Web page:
With the Democratic National Convention being held in the birthplace of the First Amendment, it's only natural that thousands of those coming to Philadelphia in July are coming to exercise their right of free speech.

Organizers with the Democratic National Convention Committee (DNCC) said they welcome protesters exercising their rights.

“In contrast to our counterparts in Cleveland, the Democratic Party is a party of ideas,” said spokeswoman April Mellody, in a jab at the Republican National Convention, which has reportedly not yet approved a single protest application.

“We are confident that our long-term planning and unprecedented partnership with the Philadelphia Host Committee and the city of Philadelphia will ensure that the convention runs smoothly and that there are opportunities for every voice to be heard.”

For some protesters, a priority is being near the DNC and being seen by elected officials and delegates. The city is planning to designate a a part of FDR Park, near the Wells Fargo Center where the convention’s main stage will be located, as a protest area.

“The city is setting up water and other amenities for protestors in FDR Park,” said Lauren Hitt, spokeswoman for Mayor Jim Kenney.

Hitt previously acknowledged the value of allowing protesters room to voice their opinions.

“Demonstrations are an important part of every convention and we try to be as accommodating as possible to demonstrators,” she said.

Which groups will be protesting isn’t exactly clear, but thousands are already expected to join the protests. 

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The city said that seven protest permit applications are currently pending.

There are five Bernie Sanders-related protest applications, including from Black Men for Bernie and the Equality Coalition for Bernie Sanders, as well as an art installation called the American Dream Project by two Brooklyn artists -- an ice sculpture of the words "The American Dream" which will be allowed to melt -- and environmentalist group Global Zero’s “Race to Zero” protest, which calls for the elimination of all nuclear weapons.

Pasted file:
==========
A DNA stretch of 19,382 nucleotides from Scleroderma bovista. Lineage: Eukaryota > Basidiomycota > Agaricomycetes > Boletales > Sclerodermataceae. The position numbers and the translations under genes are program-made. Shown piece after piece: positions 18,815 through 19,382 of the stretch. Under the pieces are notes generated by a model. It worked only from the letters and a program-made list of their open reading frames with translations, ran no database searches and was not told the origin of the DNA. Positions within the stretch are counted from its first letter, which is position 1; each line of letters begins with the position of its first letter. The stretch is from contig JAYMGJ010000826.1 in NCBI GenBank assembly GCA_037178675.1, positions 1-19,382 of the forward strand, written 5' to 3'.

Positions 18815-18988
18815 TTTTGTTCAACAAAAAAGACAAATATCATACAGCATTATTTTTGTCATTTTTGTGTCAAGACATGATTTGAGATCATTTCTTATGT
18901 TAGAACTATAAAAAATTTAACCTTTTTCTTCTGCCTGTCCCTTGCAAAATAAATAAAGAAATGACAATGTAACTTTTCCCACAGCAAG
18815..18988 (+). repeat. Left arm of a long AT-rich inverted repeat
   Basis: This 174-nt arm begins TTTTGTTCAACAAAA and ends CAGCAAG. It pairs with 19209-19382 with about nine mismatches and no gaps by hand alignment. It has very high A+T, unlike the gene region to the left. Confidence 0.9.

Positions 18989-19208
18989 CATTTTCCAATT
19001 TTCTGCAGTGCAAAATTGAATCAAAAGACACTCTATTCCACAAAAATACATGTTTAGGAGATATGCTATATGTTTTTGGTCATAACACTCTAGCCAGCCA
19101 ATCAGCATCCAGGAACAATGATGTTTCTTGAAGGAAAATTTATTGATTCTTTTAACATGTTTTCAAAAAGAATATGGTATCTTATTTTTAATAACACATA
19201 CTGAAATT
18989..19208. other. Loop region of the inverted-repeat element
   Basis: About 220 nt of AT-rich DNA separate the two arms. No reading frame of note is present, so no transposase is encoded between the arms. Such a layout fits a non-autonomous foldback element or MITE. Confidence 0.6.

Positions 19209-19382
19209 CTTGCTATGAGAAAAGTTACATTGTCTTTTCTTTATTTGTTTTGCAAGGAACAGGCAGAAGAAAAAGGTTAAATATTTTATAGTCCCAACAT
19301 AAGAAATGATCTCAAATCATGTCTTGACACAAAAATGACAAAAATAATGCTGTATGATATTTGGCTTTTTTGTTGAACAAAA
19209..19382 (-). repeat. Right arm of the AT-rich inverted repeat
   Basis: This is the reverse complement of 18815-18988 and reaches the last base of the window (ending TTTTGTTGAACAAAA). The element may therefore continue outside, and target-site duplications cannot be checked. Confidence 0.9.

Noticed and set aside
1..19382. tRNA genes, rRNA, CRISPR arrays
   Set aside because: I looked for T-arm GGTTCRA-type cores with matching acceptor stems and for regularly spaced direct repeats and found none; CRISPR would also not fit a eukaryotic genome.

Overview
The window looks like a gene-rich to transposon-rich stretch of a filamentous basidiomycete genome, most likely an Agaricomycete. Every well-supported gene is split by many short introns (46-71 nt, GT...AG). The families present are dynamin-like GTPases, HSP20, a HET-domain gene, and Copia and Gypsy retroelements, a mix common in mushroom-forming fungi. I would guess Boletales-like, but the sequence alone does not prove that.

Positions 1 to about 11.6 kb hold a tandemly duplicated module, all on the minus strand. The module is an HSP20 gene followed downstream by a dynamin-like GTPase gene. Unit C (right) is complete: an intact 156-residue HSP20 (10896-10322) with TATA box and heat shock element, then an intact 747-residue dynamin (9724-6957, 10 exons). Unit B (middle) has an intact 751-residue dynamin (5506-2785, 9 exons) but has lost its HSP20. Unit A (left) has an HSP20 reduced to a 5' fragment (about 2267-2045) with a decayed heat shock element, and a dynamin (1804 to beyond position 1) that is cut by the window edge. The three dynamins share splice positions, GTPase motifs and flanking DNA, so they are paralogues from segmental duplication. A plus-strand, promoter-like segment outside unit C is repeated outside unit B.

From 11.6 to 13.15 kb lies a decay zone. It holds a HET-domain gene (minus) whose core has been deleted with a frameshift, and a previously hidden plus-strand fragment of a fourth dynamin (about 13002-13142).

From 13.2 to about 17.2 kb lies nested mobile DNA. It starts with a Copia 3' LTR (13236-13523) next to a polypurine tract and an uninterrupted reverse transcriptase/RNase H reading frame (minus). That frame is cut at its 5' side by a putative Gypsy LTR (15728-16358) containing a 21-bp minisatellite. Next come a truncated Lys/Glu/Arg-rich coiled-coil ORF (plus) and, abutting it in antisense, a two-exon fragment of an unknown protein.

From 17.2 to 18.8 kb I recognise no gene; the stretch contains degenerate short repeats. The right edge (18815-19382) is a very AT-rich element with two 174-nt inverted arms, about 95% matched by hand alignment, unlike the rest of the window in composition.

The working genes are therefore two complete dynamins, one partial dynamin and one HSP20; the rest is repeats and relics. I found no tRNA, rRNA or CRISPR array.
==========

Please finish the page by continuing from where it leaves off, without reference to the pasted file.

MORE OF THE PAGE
Black Lives Matter activists are expected to protest as well. 

The first group to be granted a permit is the “March for a Clean Energy Revolution.” Participants will march from City Hall to Independence Mall on July 24, several miles from the main stage of the convention and a day before it formally begins.

“A lot of groups are wanting to confront the DNC more directly than ours,” said Sam Bernhardt, the senior Pennsylvania organizer for Food & Water Watch.

Bernhardt said he expects at least 5,000 people from around the country to participate.

“The reason we feel so strongly about bringing together this mobilization is because Philadelphia is really a city at a crossroads, as far as whether to go down the path of building out fossil fuel infrastructure in the city,” Bernhardt said, in reference to Philadelphia Energy Solutions’ proposed new oil refinery in the Navy Yard. 

“Climate leadership means stopping fracking, it means a just and swift transition to 100 percent renewable energy, it means keep fossil fuels in the ground and it means stopping other forms of dirty energy.”

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As Metro reported Tuesday, anti-poverty activists from the Poor People’s Economic human Rights Campaign are planning to hold a march down South Broad Street on July 25 at 3 p.m., even though their request for a permit was denied. Organizer Cheri Honkala said thousands participated in a similar march at the Republican National Convention in 2000.

Why is it so urgent to get their message in front of delegates and politicians?

“The squeaky wheel gets the grease,” Honkala said on Tuesday. “I would love to say in the 20 years that I’ve been doing housing issues that that’s not how it works, but it’s true.”